One of the features of life in lockdown has been all the old sport they’re playing on TV. In the absence of live sport, it’s the next best thing, even if you know the result. As an exercise in nostalgia, it’s pretty good too.
I’ve been getting into it, more or less, watching footy matches from the nineties and old cricket highlights and bits and pieces of the NBA from days gone by. There’s been the Bulls doco obviously, which is compelling, and this week we’ve been treated to a ‘week with Warnie’, where he’s interviewed in the studio telling his stories amid highlights and the many great moments sprinkled through his career.
I have strong memories of most of this stuff. Much of the stuff I’m watching now I’d have watched when it was live the first time around. Many of the footy matches I was actually sitting in the crowd somewhere cheering the team along and saying my piece, not knowing how the game would end up. Same for some of the cricket matches. There are no surprises, but you find yourself recalling moments that had slipped your mind. And sometimes, in the years since, the events are still fresh, but the sequence has become muddled. Watching it all again puts it right.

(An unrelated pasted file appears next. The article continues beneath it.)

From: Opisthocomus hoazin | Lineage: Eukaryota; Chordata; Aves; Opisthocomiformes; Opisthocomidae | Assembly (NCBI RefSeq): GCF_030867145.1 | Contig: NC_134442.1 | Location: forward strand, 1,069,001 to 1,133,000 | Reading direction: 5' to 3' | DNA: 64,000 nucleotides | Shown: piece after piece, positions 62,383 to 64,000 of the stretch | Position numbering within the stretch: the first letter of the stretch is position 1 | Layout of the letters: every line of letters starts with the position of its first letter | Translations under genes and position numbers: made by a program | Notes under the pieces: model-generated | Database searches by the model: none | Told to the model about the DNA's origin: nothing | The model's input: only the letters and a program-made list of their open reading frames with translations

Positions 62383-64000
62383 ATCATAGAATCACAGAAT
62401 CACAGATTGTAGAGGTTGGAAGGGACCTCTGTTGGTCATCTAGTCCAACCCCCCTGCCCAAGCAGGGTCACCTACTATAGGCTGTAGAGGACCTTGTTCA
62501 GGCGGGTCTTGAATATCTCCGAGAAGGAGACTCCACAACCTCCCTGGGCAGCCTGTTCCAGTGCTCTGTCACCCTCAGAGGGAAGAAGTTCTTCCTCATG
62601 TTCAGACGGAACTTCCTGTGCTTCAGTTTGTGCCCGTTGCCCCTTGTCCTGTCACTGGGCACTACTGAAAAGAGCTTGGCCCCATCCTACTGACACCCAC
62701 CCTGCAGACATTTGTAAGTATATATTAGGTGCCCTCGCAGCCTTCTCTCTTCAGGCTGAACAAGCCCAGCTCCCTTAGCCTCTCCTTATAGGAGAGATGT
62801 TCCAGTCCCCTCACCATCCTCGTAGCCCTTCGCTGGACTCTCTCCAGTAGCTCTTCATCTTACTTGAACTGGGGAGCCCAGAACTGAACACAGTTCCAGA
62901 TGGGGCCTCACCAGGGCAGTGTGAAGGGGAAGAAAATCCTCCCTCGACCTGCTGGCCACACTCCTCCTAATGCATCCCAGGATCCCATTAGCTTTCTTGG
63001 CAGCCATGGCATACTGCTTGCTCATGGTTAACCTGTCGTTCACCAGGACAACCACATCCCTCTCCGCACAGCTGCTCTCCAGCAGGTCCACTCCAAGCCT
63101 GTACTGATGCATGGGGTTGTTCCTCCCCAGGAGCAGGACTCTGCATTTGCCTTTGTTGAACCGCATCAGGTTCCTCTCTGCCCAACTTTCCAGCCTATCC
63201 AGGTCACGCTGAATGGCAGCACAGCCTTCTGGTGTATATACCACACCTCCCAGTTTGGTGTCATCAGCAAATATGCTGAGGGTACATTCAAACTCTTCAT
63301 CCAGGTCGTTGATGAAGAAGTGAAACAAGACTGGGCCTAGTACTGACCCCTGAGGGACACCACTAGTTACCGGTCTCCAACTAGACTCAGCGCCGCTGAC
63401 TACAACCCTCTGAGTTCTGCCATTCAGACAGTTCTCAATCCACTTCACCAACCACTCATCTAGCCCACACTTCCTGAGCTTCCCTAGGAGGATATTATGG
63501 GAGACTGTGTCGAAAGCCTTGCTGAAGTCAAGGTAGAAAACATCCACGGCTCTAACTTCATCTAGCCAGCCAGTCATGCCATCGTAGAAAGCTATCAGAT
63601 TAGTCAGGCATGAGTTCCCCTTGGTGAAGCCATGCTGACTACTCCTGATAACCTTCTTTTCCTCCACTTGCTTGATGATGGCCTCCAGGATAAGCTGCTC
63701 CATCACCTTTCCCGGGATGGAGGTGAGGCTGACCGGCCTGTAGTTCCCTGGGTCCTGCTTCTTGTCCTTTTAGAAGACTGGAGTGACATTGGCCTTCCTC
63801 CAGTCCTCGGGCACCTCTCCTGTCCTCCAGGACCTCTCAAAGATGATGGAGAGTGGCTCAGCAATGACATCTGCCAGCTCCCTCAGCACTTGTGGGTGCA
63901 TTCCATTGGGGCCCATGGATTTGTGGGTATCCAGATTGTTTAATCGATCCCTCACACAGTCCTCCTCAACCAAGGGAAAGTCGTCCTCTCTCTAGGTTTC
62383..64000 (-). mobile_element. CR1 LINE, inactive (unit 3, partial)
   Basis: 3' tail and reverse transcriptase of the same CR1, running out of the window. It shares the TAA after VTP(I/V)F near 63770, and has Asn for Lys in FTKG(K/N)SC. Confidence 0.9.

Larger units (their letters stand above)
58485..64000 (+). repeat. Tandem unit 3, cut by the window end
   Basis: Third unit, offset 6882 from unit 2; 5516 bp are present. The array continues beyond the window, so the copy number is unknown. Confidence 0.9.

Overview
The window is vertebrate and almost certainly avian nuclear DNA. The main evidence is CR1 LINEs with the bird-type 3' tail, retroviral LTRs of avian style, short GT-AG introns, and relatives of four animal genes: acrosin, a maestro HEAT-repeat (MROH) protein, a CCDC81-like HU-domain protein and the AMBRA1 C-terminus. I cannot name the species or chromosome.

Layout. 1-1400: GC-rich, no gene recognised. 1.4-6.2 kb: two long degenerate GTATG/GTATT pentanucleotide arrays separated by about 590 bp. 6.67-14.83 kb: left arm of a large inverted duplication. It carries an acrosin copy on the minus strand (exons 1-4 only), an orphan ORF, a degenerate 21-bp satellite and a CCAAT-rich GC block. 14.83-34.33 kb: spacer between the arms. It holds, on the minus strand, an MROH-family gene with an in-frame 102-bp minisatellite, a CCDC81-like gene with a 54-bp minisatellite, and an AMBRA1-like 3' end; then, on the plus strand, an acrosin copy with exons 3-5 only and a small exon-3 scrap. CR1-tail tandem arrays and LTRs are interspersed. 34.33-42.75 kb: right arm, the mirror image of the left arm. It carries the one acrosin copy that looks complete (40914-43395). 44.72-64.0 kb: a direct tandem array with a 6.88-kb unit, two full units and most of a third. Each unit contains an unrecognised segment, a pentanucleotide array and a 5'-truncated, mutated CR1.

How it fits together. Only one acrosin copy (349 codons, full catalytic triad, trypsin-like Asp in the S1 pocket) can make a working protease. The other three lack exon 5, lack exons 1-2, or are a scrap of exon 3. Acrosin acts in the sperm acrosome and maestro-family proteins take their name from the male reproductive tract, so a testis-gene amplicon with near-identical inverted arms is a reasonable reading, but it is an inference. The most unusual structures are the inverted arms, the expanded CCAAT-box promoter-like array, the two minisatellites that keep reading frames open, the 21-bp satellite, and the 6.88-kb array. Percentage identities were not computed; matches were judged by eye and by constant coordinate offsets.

For me, though, there’s a funny thing going on in the background. I can remember watching when it was fresh and unfolding. There were some snippets from a 1994 test match against England being shown last night, and I had the abrupt recollection of standing in front of the TV watching it with my brother-in-law (dead six years now) on a sunny summer’s day in Melbourne while we were being called away from it by our family to have lunch. I remember the conversation we had about Glenn McGrath.
And what I’m watching is from nearly 30 years ago and in the old square TV format before widescreen broadcasting started. Looking at it it feels dated, like the sort of highlights I would watch growing up of sport played before I was even born. I was there, sort of, but now it’s of the deep past, and it doesn’t reconcile. Really? Really? And yet it was, it is, those days are long gone even if the memories linger.
It’s the same when I watch old footy and listen to the commentators I grew up listening to, now all gone. I was there for a lot of it, and it never felt old or dated then, but it is now. And that’s the realisation, I guess, obvious as it is, nothing stays as it was.
If I go back to my brother-in-law, he was there beside me, there he was and he commented, and I responded and it was all authentic in those moments – except now it’s all these years ago now, and he’s not even around anymore and what was true in those moments was only true then – it no longer is.